Aleppo After the Fall - The New York Times
One tragedy of Aleppo is that this rift between rich and poor was slowly mending in the years just before the 2011 uprisings. An economic renaissance was underway, fueled by thousands of small factories on the city’s outskirts. The workers were mostly from eastern Aleppo, and the owners from the west. A trade deal with Turkey, whose border is just 30 miles to the north, brought new business and tourists and optimism. I remember sitting at cafe table with two Turkish traders just outside the citadel in late 2009. Tourists thronged all around us, and the two men talked excitedly about how new joint ventures were melting the animosity between their country and Syria. “Erdogan and Assad, they are like real friends,” one of them said, referring to President Recep Tayyip Erdogan of Turkey.
This kind of optimism was one reason the revolution took so long to reach Aleppo. All through 2011, as the rest of Syria erupted in protest, its largest city was quiet. But by 2012, in the villages just beyond the city’s edges, weaponry was flowing in from across the Turkish border and battalions were being formed. “The countryside was boiling,” I was told by Adnan Hadad, an opposition activist who was there at the time and belonged to the Revolutionary Military Council in Aleppo, a group led by Syrian military officers who defected. The council was eager for more European and American recognition and sensitive to Western calls for the preservation of most of Syria’s state institutions. But local rural people tended to side with a more Islamist and less patient group called Liwa al-Tawheed. Tawheed’s members “considered themselves more authentic” and had begun getting their own funding from Persian Gulf donors, Hadad told me. In the spring of 2012, Tawheed’s members began pushing for a military takeover of Aleppo, accusing the council of excessive caution and even secret deals with the regime. The council resisted, saying they should move only when it was clear that the city’s people wanted them to. In July, Tawheed took matters into its own hands. Armed insurgents flooded eastern and southwestern parts of the city, taking over civilian houses as well as police stations in the name of the revolution. Hadad considered the move a “fatal mistake,” he told me, and resigned from the military council.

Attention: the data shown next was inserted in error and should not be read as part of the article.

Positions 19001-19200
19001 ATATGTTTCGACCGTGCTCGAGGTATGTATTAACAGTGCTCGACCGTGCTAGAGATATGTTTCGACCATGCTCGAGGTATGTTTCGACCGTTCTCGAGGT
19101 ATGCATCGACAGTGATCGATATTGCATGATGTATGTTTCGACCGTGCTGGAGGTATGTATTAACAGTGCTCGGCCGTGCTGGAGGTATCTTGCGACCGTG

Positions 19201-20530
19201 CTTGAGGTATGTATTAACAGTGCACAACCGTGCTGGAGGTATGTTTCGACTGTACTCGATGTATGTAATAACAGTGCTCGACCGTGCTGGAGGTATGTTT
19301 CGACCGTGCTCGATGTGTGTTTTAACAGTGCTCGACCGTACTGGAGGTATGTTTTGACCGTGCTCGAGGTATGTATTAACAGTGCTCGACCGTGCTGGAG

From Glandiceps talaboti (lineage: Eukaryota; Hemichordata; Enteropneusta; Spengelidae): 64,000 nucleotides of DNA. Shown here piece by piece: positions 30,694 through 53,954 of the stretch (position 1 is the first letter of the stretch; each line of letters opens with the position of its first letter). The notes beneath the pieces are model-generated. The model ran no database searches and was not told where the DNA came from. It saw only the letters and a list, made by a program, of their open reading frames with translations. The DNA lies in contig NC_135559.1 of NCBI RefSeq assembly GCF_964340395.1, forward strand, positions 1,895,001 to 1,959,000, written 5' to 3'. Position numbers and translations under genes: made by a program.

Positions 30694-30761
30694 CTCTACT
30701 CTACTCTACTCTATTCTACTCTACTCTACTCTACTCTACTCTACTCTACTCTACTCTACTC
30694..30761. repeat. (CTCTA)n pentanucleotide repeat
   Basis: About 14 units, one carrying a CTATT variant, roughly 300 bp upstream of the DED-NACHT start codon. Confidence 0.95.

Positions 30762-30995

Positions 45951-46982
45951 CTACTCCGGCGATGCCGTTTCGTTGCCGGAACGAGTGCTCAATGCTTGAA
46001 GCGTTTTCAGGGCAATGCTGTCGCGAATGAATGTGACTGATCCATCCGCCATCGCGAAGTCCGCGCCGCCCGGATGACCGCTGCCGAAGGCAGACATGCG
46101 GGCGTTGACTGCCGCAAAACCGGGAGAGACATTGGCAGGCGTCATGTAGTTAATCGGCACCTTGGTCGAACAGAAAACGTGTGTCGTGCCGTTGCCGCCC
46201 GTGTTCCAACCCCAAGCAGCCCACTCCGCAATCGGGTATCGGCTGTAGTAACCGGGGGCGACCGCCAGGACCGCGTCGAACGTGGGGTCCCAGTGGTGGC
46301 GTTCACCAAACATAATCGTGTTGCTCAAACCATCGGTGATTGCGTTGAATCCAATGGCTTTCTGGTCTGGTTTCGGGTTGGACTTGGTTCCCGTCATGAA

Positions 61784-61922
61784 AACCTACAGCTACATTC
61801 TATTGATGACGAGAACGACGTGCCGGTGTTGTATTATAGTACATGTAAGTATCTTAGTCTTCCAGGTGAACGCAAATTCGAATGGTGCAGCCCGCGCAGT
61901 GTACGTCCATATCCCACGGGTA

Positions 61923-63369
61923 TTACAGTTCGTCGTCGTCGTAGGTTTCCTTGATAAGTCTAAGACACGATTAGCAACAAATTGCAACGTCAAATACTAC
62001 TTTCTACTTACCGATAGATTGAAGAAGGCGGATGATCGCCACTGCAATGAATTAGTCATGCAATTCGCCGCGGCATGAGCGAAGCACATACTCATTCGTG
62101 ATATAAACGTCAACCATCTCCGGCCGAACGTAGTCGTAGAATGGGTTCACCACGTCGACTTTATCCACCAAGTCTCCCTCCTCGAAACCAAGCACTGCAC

By then, eastern Aleppo had become a rebel stronghold. In early 2013, elections for provincial councils took place, giving the rebels a civilian veneer. But the councils, initially funded by the Syrian branch of the Muslim Brotherhood, were soon under pressure from the Nusra Front, the Syrian Qaeda affiliate, and other hard-line groups. Later, ISIS forces captured parts of the city and forced residents to live by their rigid code. In theory, Aleppo was an embattled showplace for the Syrian revolution’s aspirations. In fact, most civilians were dependent on a patchwork of armed rebel factions for food and protection. The constant pressure of war left almost no room for a real economy, and many of the city’s factories had been repurposed by the rebels as military bases.